Bank appeals after Planning Board rejects expansion | Local News
NEWBURYPORT – The Institution for Savings has appealed the recent Planning Board decision to reject the bank’s expansion plans for its location at 93 State St.
The board voted 5-3 against approving the bank’s demands after 14 months of discussions and a 3.5-hour meeting on March 17.
The bank has revised its plans several times, but scorers and some board members still questioned the mass and scale of the proposed expansion.
The official decision was discussed at the council meeting on April 7.
The bank has since filed a complaint with the Massachusetts Land Court, challenging the board’s denials of its special permit and site plan review requests.
The lawsuit claims the Downtown Overlay District is “apparently invalid because it violates what is commonly referred to as the ‘SCIT doctrine’,” according to a press release from the bank.
The appeal refers to Chapter 40A, Section 4 of the Massachusetts General Laws, which states: “Any zoning ordinance or by-law that divides towns and villages into districts shall be uniform across the district for each class or type of structures or d ‘authorized uses. ”
Bank CEO and Chairman Michael J. Jones called the board’s action “unreasonable.”
“As I stated immediately after the decisions of the Planning Board,” he said, “we firmly believe that the Planning Board, in denying the bank’s requests, was unreasonable, did not properly applied the law and was arbitrary and capricious in his decision-making. .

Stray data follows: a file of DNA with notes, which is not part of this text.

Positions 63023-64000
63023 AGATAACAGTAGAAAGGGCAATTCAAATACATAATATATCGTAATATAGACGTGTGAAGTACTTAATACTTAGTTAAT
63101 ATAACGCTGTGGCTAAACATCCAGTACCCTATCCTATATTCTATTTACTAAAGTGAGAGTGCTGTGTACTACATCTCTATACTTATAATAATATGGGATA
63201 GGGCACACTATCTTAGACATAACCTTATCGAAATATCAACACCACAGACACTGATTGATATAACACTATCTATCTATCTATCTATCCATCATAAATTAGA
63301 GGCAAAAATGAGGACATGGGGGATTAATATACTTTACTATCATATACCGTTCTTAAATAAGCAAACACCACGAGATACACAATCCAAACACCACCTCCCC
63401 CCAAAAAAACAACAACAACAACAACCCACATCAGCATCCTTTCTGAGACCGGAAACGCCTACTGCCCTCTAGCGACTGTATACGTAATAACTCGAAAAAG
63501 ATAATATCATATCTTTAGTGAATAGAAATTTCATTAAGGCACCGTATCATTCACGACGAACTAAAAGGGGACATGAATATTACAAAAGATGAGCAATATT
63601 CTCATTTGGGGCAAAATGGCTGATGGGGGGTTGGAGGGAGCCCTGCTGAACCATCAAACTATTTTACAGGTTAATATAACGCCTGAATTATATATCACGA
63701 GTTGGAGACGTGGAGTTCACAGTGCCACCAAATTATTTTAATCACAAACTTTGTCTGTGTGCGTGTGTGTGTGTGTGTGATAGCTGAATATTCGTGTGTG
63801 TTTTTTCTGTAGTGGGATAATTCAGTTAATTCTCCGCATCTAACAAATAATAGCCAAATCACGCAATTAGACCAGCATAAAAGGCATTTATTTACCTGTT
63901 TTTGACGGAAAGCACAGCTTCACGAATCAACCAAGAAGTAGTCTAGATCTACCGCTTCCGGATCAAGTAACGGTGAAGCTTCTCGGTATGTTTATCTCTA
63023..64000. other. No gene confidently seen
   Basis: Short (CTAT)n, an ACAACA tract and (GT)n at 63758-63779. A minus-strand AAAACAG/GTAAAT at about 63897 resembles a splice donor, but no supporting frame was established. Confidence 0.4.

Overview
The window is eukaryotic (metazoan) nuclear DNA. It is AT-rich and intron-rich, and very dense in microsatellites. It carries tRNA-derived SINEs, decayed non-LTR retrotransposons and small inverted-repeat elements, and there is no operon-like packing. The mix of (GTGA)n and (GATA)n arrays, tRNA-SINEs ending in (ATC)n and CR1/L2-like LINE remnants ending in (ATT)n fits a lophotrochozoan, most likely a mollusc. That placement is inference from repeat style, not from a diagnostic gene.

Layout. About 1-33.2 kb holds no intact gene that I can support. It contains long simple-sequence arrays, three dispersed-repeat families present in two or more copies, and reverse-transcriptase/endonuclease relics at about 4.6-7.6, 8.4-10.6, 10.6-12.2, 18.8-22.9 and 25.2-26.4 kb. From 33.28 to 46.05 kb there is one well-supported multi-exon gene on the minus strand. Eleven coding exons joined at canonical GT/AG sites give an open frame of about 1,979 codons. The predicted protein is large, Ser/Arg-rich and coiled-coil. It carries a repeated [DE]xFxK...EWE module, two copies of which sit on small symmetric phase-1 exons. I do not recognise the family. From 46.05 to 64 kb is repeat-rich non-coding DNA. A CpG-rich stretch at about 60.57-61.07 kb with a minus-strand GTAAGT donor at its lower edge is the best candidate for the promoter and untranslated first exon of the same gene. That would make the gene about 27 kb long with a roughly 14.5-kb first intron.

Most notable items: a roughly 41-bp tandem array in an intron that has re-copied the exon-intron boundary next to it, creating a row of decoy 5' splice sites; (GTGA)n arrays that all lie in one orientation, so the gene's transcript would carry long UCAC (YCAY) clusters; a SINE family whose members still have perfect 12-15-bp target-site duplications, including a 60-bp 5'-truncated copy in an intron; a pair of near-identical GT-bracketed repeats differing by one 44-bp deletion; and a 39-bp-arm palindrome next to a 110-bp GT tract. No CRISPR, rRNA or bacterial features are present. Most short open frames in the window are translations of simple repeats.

“Our applications met all of the underlying sizing, usability and parking requirements as needed,” Jones added. “In good faith, we attended at least 16 virtual and / or in-person meetings and public hearings with government agencies and neighbors; we have presented numerous testimonies from historical curators, architects and others; and we have redesigned the project no less than six times to respond to the concerns of the neighborhood, the commission and the members of the board of directors, all to no avail. “
Jones also called the board’s decisions “a terrible disservice to any downtown businesses hoping to improve their properties in order to remain solvent and prosperous.”
In addition to naming the Planning Council and all of its members, the appeal also names the City Council as the respondent.
“We are confident that the facts of our case will prevail in the end,” Jones said.
Board decisions can be viewed at www.cityofnewburyport.com/planning-board/agenda-items/draft-decisions.